For the initial and optimum design, the computational analysis is performed using Abaqus/Explicit [12]. For stability of the computational analysis, an element deletion option is used, indicating that an element is eroded when an equivalent plastic strain of the element reaches to limitation. The limit value of the equivalent plastic strain is set to 0.62 in this work. The cask drops at the height of 9 meters, and the drop angle is 45° in this case. Finite element modeling can include the steel sheet as well as the wood material. Furthermore, the dynamic behavior of the cask by the 9 meters drop test is simulated without the assumptions stated in Section 2.2. On the other hand, the evaluation using the proposed method does not include the effect of the steel sheet, and several assumptions to derive the explicit function are introduced in this work. These points lead to a more conservative evaluation of safety in the proposed design methodology.

    Results of the computational analysis are illustrated in Fig. 12. For the initial design, the elements that no longer absorb the impact energy are eroded, and the cask body directly impacts with the target due to the absence of elements with the absorbable energy. It indicates that the absorbable energy is not sufficient to absorb the whole impact energy, so the considerable impact force is delivered to the main body. As illustrated in Fig. 13(a), the reaction force dramatically increases when the right front of the main body reaches to the ground. This insufficient performance of the impact limiter could lead to serious deterioration of the integrity of the cask. It is shown in Fig. 12(b) that the total absorbable energy at this drop angle is enough to afford the total impact energy. The reaction force shown in Fig. 13(b) also indicates that the impact limiter smoothly absorbs the impact energy.

    4. Probabilistic Design of Impact Limiter

    It is known that a wood material has high material uncertainties due to various factors such as moisture content, knotholes, bulk density, and so on [13]. Since these uncertainties in an engineering system could cause unintended degradation of system performance, safety margins should be properly determined in order to consider influences of these uncertainties. In a conventional design method, a safety factor has been used to provide the safety margin, but the safety factor is empirically determined in most cases. If experience about successful designs is insufficient, the design might undergo many trials and errors in the engineering design. For this reason, a probabilistic approach is applied to the design of the impact limiter in this work. The uncertainties included in the engineering system are assumed to be random variables in this work. Design feasibility based on statistical theory is evaluated by calculating a probability of failure.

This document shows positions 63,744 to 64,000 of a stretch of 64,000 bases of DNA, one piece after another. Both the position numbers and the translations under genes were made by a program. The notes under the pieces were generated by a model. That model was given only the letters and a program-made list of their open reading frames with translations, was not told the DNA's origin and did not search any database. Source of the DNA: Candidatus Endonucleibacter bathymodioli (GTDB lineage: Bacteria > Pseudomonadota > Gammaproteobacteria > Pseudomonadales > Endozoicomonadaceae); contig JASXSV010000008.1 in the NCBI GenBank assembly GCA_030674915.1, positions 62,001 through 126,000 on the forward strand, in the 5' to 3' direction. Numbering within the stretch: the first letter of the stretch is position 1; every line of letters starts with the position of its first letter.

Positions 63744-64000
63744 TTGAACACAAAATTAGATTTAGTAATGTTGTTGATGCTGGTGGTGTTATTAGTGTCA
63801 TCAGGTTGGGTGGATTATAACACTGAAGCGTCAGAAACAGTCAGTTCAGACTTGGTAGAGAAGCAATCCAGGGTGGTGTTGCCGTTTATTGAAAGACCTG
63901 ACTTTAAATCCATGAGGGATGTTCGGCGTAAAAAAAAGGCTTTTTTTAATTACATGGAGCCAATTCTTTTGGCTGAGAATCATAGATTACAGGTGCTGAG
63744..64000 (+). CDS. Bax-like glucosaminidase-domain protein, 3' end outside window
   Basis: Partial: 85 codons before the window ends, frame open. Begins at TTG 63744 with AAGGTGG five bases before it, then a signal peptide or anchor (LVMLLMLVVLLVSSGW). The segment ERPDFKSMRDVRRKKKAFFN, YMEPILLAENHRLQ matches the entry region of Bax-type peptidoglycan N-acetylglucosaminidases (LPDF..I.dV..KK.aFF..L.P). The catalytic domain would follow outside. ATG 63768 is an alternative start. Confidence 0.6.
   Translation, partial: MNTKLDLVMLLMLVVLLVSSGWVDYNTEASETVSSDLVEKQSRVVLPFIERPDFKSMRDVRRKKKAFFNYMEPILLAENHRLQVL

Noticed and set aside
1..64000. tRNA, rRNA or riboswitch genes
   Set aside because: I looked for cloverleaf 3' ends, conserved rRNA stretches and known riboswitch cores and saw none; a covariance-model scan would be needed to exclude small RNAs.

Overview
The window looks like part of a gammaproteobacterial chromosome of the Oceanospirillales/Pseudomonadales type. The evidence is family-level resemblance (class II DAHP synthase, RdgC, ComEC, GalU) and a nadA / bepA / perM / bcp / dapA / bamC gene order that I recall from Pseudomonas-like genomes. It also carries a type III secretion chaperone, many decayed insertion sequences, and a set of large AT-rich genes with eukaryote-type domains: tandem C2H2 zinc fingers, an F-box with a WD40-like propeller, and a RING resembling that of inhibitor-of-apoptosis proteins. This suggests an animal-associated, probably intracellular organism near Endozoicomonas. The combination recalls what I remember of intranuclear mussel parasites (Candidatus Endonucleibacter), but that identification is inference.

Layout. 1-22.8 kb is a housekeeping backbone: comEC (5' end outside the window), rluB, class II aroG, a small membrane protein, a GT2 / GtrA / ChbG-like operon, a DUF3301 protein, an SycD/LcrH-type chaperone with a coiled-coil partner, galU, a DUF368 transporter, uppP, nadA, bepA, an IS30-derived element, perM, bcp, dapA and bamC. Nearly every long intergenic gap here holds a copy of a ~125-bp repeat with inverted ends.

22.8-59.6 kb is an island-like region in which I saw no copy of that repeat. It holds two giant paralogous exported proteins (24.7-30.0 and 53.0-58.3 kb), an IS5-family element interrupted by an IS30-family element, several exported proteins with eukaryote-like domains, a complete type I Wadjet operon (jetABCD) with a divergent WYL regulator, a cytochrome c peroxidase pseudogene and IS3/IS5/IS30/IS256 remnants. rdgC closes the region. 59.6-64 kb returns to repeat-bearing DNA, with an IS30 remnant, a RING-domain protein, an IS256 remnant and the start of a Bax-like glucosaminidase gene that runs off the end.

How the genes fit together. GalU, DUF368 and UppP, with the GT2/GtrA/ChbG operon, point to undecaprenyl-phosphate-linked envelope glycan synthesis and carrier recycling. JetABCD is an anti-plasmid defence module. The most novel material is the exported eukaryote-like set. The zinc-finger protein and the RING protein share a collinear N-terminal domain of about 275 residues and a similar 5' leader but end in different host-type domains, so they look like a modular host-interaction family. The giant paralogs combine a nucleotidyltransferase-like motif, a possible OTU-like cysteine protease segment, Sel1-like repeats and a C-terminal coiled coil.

4.1 Definition of Uncertainties Included in Design of Impact Limiter

    In a statistics-based design, factors causing the uncertainties are assumed as random variables with the probability distribution and coefficient of variation. The random variables considered in this study are summarized in Table 3.

    4.2 Calculation of Failure Probability Using MCS

    Reliability can be defined as a probability to satisfy the design constraint in Eq. (8) under the influences of the uncertainties as

    R = Pr [ G = E Imp E Abs ( θ * ) 0 ] = G 0 f x ( x ) d x
    (18)

    where R is defined as the reliability, θ* is the drop angle maximizing the damage to the impact limiter such that m a x 0 θ 90 ° [ E Imp E Abs ( θ ) ] , and fx(x) is a joint distribution function of the random variables. The probability of failure is then defined as

    P f = 1 R = Pr [ G = E Imp E Abs ( θ * ) < 0 ] = G< 0 f x ( x ) d x
    (19)

    where Pf is the probability of failure, which means the probability of violating the design constraint in Eq. (8). In order to evaluate the probability of failure, Monte Carlo simulation (MCS) [14] is utilized in this study. In MCS, sufficient samples are generated, and an indicator function in Eq. (20) is then evaluated for the generated samples.

    I Ω f ( x ) = { 1 , x Ω f 0 , otherwise
    (20)

    where Ωf ≡ {x : G(x) > 0}

    When the indicator function in Eq. (20) is evaluated, it is quite inefficient to find the drop angle θ* for all samples. Therefore, the drop angle maximizing the damage is found at mean values of random variables, and the performance function G(x) in Eq. (8) is then evaluated using the drop angle θ* already found about the mean values. Using Eq. (20), Eq. (19) can be rewritten as

    P f = R NRV I Ω f ( x ) f x ( x ) d x = E [ I Ω f ( x ) ] = i = 1 N I Ω f ( x i ) N
    (21)

    where N is the number of samples. For accurate estimation of the failure probability, 107 samples are used in this work.

    In the probabilistic design, the probabilistic constraint is defined instead of the original constraint in Eq. (8) as

    P f = Pr [ G = E Imp E Abs ( θ * ) < 0 ] P f Target
    (22)

    where P f Target is the target probability of failure determined by a designer.